Our prison system is under constant pressure due to the high numbers of people in prisons and an aging infrastructure. Imprisonment represents the greatest cost in the criminal justice system. Fewer prison officers, overcrowding, drug use, violence, self-harm, suicide and a lack of adequate rehabilitation are all issues in need of urgent attention.
Prisons in England and Wales
There are 121 prisons in England and Wales. Since their creation, local communities have worked inside the prison walls to support those in custody. Today, there are thousands of voluntary sector staff and volunteers playing a key role in supporting the reduction of reoffending, helping families and children impacted by imprisonment and working through the prison gate to resettle people back into the community when they are released.
All prisons fall under Her Majesty’s Prison and Probation Service (HMPPS). Through HM Prisons Service they manage public sector prisons and the contract for private prisons in England and Wales. View HMPPS’s organisational structure.
Of the 121 prisons, there are currently 14 contracted out to the private sector, 10 women’s prisons and 87 resettlement prisons. The aim, but not the reality, is for all prisoners to spend the last three months of their sentence in their local resettlement prison so that release plans can be properly developed. The Ministry of Justice target is to ensure that at least 80% of adult men will be released from these resettlement prisons.
The prison service set up 10 pathfinder prisons, which have additional resource to tackle violence, self-harm and suicide. Following learning in the 10 pathfinder prisons, keyworker roles are being implemented in all adult male and female prison establishments. Keyworkers are prison officers based in residential units (on the wing) who are there to support prisoners to feel safe, calm and settled, as well as responding to issues prisoners raise.
This prisons map shows the location and type of prisons in England and Wales. Click on the map for more information, including the prison areas and the names of the Executive and Prison Group Directors.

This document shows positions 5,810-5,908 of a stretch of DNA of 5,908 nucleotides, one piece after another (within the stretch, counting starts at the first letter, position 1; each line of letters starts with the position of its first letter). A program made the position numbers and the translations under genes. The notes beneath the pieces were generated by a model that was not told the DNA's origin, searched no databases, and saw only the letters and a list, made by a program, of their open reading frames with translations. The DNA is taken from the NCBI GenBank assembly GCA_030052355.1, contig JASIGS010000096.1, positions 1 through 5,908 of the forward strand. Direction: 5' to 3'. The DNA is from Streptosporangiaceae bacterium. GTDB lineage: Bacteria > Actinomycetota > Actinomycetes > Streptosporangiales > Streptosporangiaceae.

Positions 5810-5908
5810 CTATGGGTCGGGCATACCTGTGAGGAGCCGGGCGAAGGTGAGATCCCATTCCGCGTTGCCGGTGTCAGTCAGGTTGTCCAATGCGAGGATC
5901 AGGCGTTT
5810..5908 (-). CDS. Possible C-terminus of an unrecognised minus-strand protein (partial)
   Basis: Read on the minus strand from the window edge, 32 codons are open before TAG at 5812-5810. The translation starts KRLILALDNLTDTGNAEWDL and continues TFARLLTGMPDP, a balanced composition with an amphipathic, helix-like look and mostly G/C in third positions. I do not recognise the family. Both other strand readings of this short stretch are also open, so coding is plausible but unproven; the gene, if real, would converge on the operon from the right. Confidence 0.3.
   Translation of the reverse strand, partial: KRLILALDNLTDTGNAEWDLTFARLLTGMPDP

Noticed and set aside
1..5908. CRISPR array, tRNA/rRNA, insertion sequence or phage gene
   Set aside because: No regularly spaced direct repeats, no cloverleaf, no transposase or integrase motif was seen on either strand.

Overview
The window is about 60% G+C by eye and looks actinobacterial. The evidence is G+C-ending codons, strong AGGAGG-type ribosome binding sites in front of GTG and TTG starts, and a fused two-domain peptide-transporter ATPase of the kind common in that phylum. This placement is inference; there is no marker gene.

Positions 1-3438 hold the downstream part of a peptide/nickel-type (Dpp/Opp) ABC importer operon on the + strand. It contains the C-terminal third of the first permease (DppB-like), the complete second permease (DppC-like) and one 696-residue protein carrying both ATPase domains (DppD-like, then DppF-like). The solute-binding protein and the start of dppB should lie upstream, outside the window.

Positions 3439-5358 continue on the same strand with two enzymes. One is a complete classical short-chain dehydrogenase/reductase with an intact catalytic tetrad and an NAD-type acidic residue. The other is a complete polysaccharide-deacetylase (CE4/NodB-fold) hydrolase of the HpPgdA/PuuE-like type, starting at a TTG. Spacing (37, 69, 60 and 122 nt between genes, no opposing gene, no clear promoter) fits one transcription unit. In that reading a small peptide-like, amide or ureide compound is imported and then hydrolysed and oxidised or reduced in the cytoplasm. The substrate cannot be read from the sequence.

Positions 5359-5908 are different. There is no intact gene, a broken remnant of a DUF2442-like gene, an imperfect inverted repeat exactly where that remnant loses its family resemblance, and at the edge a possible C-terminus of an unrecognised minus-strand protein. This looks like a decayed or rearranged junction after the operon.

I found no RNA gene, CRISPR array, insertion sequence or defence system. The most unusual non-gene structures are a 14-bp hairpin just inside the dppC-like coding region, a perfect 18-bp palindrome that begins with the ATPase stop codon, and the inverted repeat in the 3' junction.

There are a vast number of voluntary organisations that work in and with prisons, supporting those in custody and their families, and helping individuals turn their lives around. Voluntary organisations have a long history of providing services to the prison community. 56% of organisations contributing to our latest State of the sector research work in prison with people who have been sentenced. Recent staff shortages, coupled with an increasingly volatile prison environment, has meant our members are finding it increasingly difficult to get access to the prison in order to deliver their services. Clinks seeks to make prison staff aware of the benefits our members bring to the prison and prisoners so that staff prioritise giving them access.
Voluntary organisations have substantial knowledge and expertise about the local communities they work in, the individuals they work with and the strategies needed to meet need. Our members have successfully pioneered and developed long term, flexible and person centred approaches that support the process of desistance from crime, ensuring that services and interventions do not just address immediate needs, but work towards the long-term goal of an individual successfully integrating back into the community.
Our Directory of offender services holds information on voluntary organisations working in prisons. Some prisons have their own directory of services listing the organisations they work with.
Read Clinks case studies showcasing the innovative work of our members working in prisons.
Advising the Ministry of Justice
Clinks provides the chair and secretariat for an advisory group to the Ministry of Justice (MoJ). The Reducing Reoffending Third Sector Advisory Group’s (RR3) purpose is to build a strong and effective partnership between voluntary organisations and the MoJ.
In February 2016, the then Minister for Prisons and Probation, Andrew Selous asked the RR3 to provide information on how voluntary organisations can be engaged in the government’s programme of prison reform and contribute to reducing reoffending. In this paper, the RR3 sets out key issues and ideas that we believe will support voluntary organisations engagement with the prison reform programme.
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